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02.28.18

Net Asset Reporting Under the New ASU 2016-14: Presentation of Financial Statements for Not-for-Profit Entities
Sarah G. Widlock

In an effort to provide more useful information to donors, grantors, creditors, and other users of the financial statements, the Financial Accounting Standards Board (FASB) released ASU 2016-14 Not-for-Profit Entities (Topic 958): Presentation of Financial Statements of Not for Profit Entities on August 18, 2016.  While the ASU focuses on five main areas that are changing, this blog will highlight just one—net assets.

Prior to the release of ASU 2016-14, net assets were classified as unrestricted, temporarily restricted and permanently restricted. Effective for calendar years ending December 31, 2018 or fiscal years ended June 30, 2019, the net asset classifications decrease from these three categories to only two categories entirely based on the existence or absence of donor imposed restrictions, specifically denoted as “without donor restrictions” and “with donor restrictions.”

Net assets without donor restrictions include all undesignated assets received by donors, as well as any assets designated by the organization’s Board of Directors, similar to what was previously considered unrestricted.  Net assets with donor restrictions include all assets received with donor designated restrictions whether they are perpetual in nature, or purpose or time restricted.  Previously, the classifications incorporated the nature of the donor imposed restriction by requiring the segregation of those assets restricted temporarily, or by purpose or time, and permanently, or those considered perpetual in nature. The update in the standard also requires detailed disclosures of the composition of net assets with donor restrictions as of the end of each period presented and how the restrictions affect the organizations resources, as well as the amounts and purposes of governing board designations, appropriations, and similar actions that result in self-imposed limits on the use of resources without donor imposed restrictions as of the end of each period.  This can be done either on the face of the financial statements or in the foot notes of the financial statements.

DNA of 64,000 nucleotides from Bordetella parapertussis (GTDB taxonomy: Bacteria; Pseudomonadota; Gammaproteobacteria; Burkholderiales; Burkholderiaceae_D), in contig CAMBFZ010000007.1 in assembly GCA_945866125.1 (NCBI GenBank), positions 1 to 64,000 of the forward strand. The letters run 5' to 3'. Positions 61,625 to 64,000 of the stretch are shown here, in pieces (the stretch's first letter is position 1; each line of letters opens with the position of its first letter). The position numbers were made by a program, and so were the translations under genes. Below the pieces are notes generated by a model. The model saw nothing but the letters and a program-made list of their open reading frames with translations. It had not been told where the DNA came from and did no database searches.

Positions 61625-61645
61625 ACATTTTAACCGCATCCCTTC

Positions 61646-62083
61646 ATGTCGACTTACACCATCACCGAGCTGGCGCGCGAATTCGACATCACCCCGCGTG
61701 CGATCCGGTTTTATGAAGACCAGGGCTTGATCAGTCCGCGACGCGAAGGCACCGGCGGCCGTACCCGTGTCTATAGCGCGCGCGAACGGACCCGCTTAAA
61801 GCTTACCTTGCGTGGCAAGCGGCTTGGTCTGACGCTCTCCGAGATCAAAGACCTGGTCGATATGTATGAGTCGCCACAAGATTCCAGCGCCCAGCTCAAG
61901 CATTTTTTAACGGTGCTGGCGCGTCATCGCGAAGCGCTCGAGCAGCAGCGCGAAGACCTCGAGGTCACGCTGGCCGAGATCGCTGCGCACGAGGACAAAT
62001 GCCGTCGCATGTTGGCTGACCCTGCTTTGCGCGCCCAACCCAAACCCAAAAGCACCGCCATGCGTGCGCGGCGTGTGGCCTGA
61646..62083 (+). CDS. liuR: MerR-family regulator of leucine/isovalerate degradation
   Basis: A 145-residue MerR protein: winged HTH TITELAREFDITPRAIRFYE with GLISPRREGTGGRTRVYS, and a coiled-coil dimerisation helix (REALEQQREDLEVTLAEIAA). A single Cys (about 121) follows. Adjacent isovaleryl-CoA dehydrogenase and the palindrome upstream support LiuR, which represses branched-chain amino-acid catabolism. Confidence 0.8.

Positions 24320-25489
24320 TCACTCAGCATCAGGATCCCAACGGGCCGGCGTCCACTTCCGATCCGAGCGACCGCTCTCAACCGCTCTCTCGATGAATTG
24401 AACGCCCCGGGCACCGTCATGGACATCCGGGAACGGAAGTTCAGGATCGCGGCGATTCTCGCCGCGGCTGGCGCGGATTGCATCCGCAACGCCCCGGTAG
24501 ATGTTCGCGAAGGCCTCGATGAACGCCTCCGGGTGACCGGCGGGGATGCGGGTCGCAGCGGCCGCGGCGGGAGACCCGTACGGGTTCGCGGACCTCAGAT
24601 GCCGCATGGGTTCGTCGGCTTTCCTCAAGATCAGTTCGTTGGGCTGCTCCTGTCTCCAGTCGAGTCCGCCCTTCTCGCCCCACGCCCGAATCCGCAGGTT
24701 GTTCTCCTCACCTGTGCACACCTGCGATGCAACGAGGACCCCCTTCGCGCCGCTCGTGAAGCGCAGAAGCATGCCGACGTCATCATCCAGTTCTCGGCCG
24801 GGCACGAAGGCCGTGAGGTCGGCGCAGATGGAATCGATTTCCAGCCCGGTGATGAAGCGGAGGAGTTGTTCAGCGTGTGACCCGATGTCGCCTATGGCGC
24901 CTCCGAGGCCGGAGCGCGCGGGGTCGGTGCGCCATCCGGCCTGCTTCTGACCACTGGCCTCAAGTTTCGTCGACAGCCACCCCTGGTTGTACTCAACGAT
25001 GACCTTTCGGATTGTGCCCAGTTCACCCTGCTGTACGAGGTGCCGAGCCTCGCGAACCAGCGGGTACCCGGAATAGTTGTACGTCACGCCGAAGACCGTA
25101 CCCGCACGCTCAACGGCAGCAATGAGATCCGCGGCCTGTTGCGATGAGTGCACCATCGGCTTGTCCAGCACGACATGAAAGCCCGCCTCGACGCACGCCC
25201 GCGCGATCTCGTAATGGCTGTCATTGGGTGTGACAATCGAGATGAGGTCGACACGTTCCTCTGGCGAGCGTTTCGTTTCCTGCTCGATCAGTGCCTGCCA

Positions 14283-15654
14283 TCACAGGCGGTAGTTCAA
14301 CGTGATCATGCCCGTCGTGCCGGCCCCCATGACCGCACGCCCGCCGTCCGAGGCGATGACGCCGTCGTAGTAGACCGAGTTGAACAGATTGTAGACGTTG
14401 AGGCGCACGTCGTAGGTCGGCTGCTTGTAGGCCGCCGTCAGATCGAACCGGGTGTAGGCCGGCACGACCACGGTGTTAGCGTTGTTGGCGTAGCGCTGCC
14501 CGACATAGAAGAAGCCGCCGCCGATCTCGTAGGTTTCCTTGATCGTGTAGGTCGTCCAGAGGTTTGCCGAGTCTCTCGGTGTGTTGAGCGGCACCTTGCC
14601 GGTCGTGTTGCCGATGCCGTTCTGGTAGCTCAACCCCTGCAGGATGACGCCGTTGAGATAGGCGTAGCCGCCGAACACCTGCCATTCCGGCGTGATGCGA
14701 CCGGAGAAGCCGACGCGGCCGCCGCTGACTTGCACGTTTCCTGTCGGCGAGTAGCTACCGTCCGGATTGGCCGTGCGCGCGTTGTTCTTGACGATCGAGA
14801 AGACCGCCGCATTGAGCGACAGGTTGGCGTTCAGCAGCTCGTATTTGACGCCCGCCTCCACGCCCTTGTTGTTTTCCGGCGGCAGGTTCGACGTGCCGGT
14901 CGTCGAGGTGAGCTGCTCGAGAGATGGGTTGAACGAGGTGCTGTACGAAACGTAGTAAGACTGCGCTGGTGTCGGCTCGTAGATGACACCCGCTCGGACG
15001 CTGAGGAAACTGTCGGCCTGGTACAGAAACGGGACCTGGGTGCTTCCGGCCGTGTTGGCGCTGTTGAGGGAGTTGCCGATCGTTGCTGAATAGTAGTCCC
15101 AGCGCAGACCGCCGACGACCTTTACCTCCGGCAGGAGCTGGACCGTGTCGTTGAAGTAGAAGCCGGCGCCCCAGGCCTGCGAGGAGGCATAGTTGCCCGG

In addition to the net asset classification changes, a couple of reporting options have been changed or eliminated with the release of the ASU.

For endowment funds, in the absence of explicit donor restrictions, the amount of the original gift and any gains or net appreciation of the fund are considered net assets “with donor restrictions” and are not to be available for expenditure, where as income from dividends and interest earned are available for expenditure.  In the case of underwater endowments, the underwater portion is now required to be included as net assets with donor restrictions. It is also important to keep in mind that, whereas most of the disclosures for endowments have been simplified with this ASU, underwater endowments are an area where disclosures have actually been enhanced.

Also, in the absence of explicit donor restrictions, the ASU eliminated the over-time method of reporting the expiration of restrictions of capital gifts used to purchase or build long lived assets, such as buildings.

The aforementioned changes can affect the various defaults your organization uses while reporting contributions from donors without specific stipulations. It is important to remember these changes while discussing potential contributions with donors.

While some of the changes associated with this part of the ASU seem rather minor, it is important to begin to review your current listing of temporarily and permanently restricted net assets to see how the net asset classification changes will affect your organization. The accounting and related financial statement reporting for contributed assets with donor imposed restrictions can change from what has been reported previously and could potentially require prior period adjustments to conform to the new net asset classifications. It is also important to educate the users of your financial statements of these changes and how the changes in the defaults associated with the contributions of endowments and long lived assets can affect the use and reporting of those donations. We encourage you to reach out to your CPA or call us to discuss how this new standard affects your specific financial statements and any implications to the audit of your organization.

For more information, contact Sarah Widlock at swidlock@orba.com, or call her at 312.670.7444. Visit ORBA.com to learn more about our Not-For-Profit Group.

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